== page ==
What is DARWIN EU?

Real-world data is becoming increasingly important as the amount of data generation increases as does the speed of data processing. In the US, the 21st Century Cures Act was enacted in December 2016 and mandated that the Food and Drug Administration (FDA) create a framework for evaluating the use of real-world data help support the approval of new indications for already approved drugs as well as conduct or to satisfy drug post-approval study requirements. FDA published it’s Real-world Evidence Program in 2018. In the European Union, the European Medicines Agency (EMA) established a Coordination Centre for the Data Analysis and Real World Interrogation Network (DARWIN EU) project in September 2022.

The goal of DARWIN EU is described as follows:

The vision of DARWIN EU® is to give EMA and national competent authorities in EU Member States access to valid and trustworthy real-world evidence, for example on diseases, patient populations, and the use, safety and effectiveness of medicines, including vaccines, throughout the lifecycle of a medicinal product. By supporting decision-making on the development, authorisation and surveillance of medicines, a wide range of stakeholders will benefit, from patients and healthcare professionals to health technology assessment bodies and the pharmaceutical industry.

DARWIN EU will also act ultimately aim to connect with the braoder European Health Data Space (EHDS) initiative as well.

Arlett et al. (2022) note that DARWIN EU is funded by the European Commission through EU4Health initiative and long-term finances will be supported through through industry fees charged by EMA.
DARWIN EU has established a coordination center at Erasmus University Medical Center Rotterdam to on‐board data partners and to drive the conduct of studies requested by medicines regulators (and in time requested by other stakeholders). The DARWIN EU advisory board members are listed here.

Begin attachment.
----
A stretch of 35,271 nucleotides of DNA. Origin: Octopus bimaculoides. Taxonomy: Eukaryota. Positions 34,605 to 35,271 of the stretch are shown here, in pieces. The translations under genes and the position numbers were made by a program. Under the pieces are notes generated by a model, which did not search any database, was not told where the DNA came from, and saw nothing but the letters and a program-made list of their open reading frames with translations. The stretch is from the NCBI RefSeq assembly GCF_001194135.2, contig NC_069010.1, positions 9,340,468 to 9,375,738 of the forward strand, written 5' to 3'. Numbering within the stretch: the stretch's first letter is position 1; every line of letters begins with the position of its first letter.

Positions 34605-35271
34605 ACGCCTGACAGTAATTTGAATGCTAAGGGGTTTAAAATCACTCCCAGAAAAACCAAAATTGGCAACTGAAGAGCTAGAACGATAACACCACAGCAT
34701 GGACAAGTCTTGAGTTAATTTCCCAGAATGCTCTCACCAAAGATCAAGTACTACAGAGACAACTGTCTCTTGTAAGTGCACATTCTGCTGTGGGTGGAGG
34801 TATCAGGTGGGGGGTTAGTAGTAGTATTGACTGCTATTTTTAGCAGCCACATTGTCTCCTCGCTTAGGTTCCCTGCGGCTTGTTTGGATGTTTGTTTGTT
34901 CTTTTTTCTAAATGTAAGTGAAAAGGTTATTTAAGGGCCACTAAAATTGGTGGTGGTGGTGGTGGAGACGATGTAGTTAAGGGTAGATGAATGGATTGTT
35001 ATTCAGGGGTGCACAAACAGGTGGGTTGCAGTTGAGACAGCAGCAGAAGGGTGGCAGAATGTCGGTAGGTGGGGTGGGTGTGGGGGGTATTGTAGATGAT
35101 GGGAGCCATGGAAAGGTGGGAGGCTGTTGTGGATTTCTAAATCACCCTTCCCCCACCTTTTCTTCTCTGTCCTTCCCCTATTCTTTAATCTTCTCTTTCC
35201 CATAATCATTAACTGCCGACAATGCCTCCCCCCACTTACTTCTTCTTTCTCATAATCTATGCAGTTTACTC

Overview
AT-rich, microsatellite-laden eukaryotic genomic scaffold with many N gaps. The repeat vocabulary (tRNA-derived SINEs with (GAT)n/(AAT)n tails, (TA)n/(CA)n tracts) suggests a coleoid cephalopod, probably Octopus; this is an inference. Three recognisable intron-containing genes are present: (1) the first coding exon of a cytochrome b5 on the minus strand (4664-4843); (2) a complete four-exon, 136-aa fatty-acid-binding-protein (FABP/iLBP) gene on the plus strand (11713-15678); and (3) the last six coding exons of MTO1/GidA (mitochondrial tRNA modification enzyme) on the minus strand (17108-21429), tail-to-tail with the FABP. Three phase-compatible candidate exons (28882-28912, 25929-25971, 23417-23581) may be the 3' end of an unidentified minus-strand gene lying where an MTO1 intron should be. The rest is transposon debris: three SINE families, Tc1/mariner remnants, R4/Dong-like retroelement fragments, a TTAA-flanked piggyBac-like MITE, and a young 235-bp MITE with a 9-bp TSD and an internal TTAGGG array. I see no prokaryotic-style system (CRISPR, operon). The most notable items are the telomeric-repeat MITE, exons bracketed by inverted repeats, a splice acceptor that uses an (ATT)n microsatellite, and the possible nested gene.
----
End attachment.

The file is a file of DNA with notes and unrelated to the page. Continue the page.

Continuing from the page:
What specifically will DARWIN EU do? The EMA website notes:

  • establishing and expanding a catalogue of observational data sources for use in medicines regulation;
  • providing a source of high-quality, validated real world data on the uses, safety and efficacy of medicines;
  • addressing specific questions by carrying out high-quality, non-interventional studies, including developing scientific protocols, interrogating relevant data sources and interpreting and reporting study results.

It will be interesting to see if DARWIN EU primary role is cataloging existing information, evaluating existing data, linking together disparate data sources, or collecting new data sources. Cataloging existing data and evaluating existing data are less valuable activities–although evaluating existing data may be useful for industry to understand how regulators will evaluate the quality of different data. If DARWIN EU could link together different data sets or collect new data, however, this could be a much stronger initiative.

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